Tabloid sports journalism has become so sickeningly prevalent that the wacky misadventures of Pacman Jones receive top billing over the improbable rise of the Tampa Bay Devil Rays, the Miami Dolphins devil-may-care, circus offense, the Morbid Angel/Deicide/Death supergroup kickball squad, and other Satan/Florida-related sports happenings.
This national obsession with who hit who with what after drinking what while outside of what massage parlor/OTB, or who snorted what while driving what vehicle without what license accompanied by what gendered sex trade laborer stems from the empty, secret satisfaction we seem to get when someone we perceive as better than us fall on their faces. It’s nothing new. What’s left of this nation’s monthly print publications are primarily based on celebrities at their worst. But in the sports, there’s an uglier tinge.
The last ESPN Pacman Jones related article received over 4000 comments.
His colleague Jacksonville WR Matt Jones (no blood relation) dodges a felony cocaine possession charge by entering a treatment program and that story receives 19 comments.
Why the disparity in interest and coverage? Is it a black/white thing? Is it an America thing? Is it a typical sports fan thing? From reading the comments on each of those articles, it’s a perfect storm of all three.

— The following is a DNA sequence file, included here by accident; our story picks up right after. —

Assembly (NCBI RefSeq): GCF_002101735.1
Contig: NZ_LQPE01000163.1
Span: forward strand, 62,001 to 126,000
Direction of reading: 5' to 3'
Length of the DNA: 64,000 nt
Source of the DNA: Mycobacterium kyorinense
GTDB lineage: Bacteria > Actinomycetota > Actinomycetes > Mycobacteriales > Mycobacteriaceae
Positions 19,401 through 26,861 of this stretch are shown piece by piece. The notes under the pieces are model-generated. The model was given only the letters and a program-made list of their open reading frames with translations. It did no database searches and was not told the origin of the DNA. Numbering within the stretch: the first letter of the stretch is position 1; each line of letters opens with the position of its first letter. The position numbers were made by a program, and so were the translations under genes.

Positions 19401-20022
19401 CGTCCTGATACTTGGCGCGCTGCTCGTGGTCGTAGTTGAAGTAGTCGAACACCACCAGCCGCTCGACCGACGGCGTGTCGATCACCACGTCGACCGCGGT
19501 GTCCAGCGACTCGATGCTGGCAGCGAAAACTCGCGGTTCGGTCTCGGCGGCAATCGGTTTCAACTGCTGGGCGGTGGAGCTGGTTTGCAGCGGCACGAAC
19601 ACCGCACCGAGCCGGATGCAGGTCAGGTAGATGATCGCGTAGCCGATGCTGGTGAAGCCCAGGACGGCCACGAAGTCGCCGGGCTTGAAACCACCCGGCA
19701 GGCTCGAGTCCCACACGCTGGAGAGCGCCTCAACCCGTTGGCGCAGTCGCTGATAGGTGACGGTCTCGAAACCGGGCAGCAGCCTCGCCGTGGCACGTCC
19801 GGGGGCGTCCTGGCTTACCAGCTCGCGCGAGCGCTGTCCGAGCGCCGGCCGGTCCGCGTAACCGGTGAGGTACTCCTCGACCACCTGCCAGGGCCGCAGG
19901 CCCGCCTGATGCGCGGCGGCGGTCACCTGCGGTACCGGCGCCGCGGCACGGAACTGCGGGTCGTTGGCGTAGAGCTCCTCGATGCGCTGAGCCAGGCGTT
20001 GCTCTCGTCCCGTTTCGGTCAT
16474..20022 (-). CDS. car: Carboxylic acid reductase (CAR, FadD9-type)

Obviously, empty barrels make the most noise, so it’s foolish to condemn an entire population based on 4000 or so comments, but here goes.
The NFL fan is a strange bird in that he’s perfectly comfortable paying $70 to wear a jersey with another man’s name on the back, yet if that same man moved in next door and worked for FedEx instead of playing in FedEx field, he’d put his realtor on speed dial. (Not only are sweeping generalizations easy, they’re fun too!)
This same crude caricature seems to get such satisfaction from the failures of their sports heroes/villains that sports publications make it a primary focus. Yes, they need to sell papers/chalk up web hits, but it would be nice if they made it a point not to cater to that lowest common denominator, and not for the players sake, but for the sake of the slightly less stupid sports fan.
This isn’t a “leave Pacman alone” diatribe, but more a leave everyone alone diatribe. Leave all these drunken strip club fighters, wife slappers, and drug indulgers out of the spotlight. Not because they’re entitled to a private life or shouldn’t have to endure the media microscope, but because their crimes are BORING. Yes, Pacman Jones is a criminal. But he’s not an interesting criminal. Ed Gein is an interesting criminal. David Berkowitz is an interesting criminal. Brenda Ann Spencer is an interesting criminal. Pacman Jones is just another giant child with too much money and free time.
So until Pacman kills a convent of nuns and performs Pagliacci using their fresh corpses as puppets, let’s focus on the important aspects of sports like, ummmm…on-base percentages of NL left-handed pitchers with runners in scoring position against right-handed pitchers in stadiums without natural grass.